A walker or walking frame is a tool for disabled people, who need additional support to maintain balance or stability while walking, most commonly due to age-related physical restrictions. In the United Kingdom, a common equivalent term for a walker is Zimmer frame, a genericised trademark from Zimmer Holdings, a major manufacturer of such devices and joint replacement parts.
Walkers started appearing in the early 1950s. The first US patent was awarded in 1953 to William Cribbes Robb, of Stretford, UK, for a device called "walking aid", which had been filed with the British patent office in August 1949. Two variants with wheels were both awarded US patents in May 1957, and the first non-wheeled design that was called a "walker" was patented in 1965 by Elmer F. Ries of Cincinnati, Ohio. The first walker to resemble modern walkers was patented in 1970 by Alfred A. Smith of Van Nuys, California.
The basic design consists of a lightweight frame that is about waist high, approximately 12 inches (30 cm) deep and slightly wider than the user. Walkers are also available in other sizes such as pediatric (for children) or bariatric (for obese persons). Modern walkers are height adjustable and should be set at a height that is comfortable for the user, but will allow the user to maintain a slight bend in their arms. This bend is needed to allow for proper blood circulation through the arms as the walker is used. The front two legs of the walker may or may not have wheels attached, depending on the strength and abilities of the person using it. It is also common to see caster wheels or glides on the back legs of a walker with wheels on the front; additionally felt products adapted to glide with the legs such as adhesive feet, along with tennis balls with holes cut into them to place them onto the legs are also utilized on surfaces such as hardwood, epoxy and linoleum flooring common to institutions.
The person walks with the frame surrounding their front and sides and their hands provide additional support by holding on to the top of the sides of the frame. Traditionally, a walker is picked up and placed a short distance ahead of the user. The user then walks to it and repeats the process. With the use of wheels and glides, the user may push the walker ahead as opposed to picking it up. This makes for easier use of the walker, as it does not require the user to use their arms to lift the walker. This is beneficial for those with little arm strength.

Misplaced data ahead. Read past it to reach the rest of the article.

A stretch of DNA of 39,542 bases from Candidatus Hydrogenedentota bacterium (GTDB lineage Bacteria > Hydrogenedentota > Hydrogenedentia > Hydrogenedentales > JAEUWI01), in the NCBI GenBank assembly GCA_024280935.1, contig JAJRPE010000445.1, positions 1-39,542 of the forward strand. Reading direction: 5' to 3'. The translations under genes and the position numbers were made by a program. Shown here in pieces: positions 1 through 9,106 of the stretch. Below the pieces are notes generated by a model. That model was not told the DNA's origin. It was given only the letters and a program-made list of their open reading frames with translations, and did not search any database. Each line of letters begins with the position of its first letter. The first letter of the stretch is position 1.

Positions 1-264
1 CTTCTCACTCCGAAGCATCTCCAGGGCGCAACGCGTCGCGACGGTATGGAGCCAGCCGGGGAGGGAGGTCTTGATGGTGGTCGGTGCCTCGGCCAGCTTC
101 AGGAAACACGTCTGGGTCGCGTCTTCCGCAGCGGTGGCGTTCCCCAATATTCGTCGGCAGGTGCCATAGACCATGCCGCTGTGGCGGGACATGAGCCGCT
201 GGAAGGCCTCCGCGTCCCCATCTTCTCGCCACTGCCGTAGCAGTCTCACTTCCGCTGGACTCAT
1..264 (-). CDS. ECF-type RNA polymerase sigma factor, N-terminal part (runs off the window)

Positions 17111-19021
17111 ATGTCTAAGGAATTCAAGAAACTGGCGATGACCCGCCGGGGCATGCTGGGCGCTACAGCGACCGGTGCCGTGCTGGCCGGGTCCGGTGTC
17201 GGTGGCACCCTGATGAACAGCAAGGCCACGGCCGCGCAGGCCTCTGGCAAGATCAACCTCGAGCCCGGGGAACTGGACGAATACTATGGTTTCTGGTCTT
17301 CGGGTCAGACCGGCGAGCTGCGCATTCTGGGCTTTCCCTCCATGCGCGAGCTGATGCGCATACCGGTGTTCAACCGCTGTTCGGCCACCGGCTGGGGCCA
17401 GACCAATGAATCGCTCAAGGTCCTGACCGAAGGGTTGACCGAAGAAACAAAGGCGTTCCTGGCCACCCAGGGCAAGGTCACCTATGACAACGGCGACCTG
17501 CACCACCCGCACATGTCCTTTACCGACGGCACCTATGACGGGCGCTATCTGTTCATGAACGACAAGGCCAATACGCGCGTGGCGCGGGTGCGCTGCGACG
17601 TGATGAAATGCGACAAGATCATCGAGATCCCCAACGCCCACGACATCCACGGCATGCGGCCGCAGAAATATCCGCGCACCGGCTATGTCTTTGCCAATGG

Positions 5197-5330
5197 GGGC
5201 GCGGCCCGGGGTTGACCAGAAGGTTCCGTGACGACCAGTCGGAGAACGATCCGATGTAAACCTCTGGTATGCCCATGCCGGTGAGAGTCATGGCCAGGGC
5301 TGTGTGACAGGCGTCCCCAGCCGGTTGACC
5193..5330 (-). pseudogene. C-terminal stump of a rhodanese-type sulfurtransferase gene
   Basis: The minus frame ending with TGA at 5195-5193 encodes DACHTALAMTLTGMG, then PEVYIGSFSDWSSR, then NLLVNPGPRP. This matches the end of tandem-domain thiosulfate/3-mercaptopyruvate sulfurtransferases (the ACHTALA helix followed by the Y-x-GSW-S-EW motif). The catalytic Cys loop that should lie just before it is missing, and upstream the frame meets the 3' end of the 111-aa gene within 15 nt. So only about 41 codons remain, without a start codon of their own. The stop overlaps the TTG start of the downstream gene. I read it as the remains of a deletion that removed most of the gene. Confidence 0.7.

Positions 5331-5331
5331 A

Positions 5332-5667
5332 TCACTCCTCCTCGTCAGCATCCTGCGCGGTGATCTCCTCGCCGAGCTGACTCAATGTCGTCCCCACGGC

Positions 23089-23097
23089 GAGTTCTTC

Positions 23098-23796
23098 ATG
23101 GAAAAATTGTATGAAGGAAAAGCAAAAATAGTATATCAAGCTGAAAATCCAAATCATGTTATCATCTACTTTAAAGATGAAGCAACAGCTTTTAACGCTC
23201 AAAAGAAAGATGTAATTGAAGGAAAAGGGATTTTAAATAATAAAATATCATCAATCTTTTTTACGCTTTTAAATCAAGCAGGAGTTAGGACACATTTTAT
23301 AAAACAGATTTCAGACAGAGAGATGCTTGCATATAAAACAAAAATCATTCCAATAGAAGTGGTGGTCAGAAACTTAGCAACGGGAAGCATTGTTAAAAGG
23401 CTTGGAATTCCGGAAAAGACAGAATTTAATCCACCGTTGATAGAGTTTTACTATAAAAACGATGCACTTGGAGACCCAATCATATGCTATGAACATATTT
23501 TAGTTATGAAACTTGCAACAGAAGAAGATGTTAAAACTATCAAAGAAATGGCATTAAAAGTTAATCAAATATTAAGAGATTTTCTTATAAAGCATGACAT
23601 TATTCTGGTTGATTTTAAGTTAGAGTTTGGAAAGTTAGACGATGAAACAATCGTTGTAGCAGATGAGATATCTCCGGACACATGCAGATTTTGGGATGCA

A walker is often used by those who are recuperating from leg or back injuries. It is also commonly used by persons having problems with walking or with mild balance problems.
Also related is a hemi-walker, a walker about half the size of a traditional walker which is intended for use by persons whose dexterity is limited or non-existent in one hand or arm. These walkers are more stable than a quad cane (a cane with four points that touch the ground, as opposed to one), but are not recommended as highly as a traditional walker for those who can use it.
A walker cane hybrid was introduced in 2012 designed to bridge the gap between an assistive cane and a walker. The hybrid has two legs which provide lateral (side-to-side) support which a cane does not. It can be used with two hands in front of the user, similar to a walker, and provides an increased level of support compared with a cane. It can be adjusted for use with either one or two hands, at the front and at the side, as well as a stair climbing assistant. The hybrid is not designed to replace a walker which normally has four legs and provides four-way support using both hands.
A different approach to the walker is the rollator, also called wheeled walker, invented by the Swede Aina Wifalk in 1978, herself a polio sufferer. Although originally a brand name, "rollator" has become a genericized trademark for wheeled walkers in many countries, and is also the most common type of walker in several European countries.
The rollator consists of a frame with three or four large wheels, handlebars and a built-in seat, which allows the user to stop and rest when needed. Rollators are also often equipped with a shopping basket. Rollators are typically more sophisticated than conventional walkers with wheels. They are adjustable in height and are light-weight, yet sturdier than conventional walkers. The handlebars are equipped with hand brakes that can be lifted or pushed downward to instantly stop the rollator. The brakes can also be used in maneuvering the rollator; by braking one side while turning the rollator towards that side a much tighter turning radius can be achieved.
A recent study has found an increase in the use of rollators by young people "usually in their thirties who are setting a new standard for walking among young people". The researchers conclude that this might be helpful in alleviating the stigma that using a rollator currently carries.
A recent Norwegian-made version of Wifalk's rollator won the Red Dot Design Award 2011 in the "Life science and medicine" class. The European norm for walking aids EN ISO 11199-2:2005 applies to rollators and walking frames.
This type of walker provides support and stability to the dogs, while allowing them to rely partly on their hind legs and continue using them. It is suitable for dogs with mobility problems with hind legs (or unstable). It also helps them to exercise their back legs and can help maintaining any partial mobility they may have left or, in some cases, help to improve it.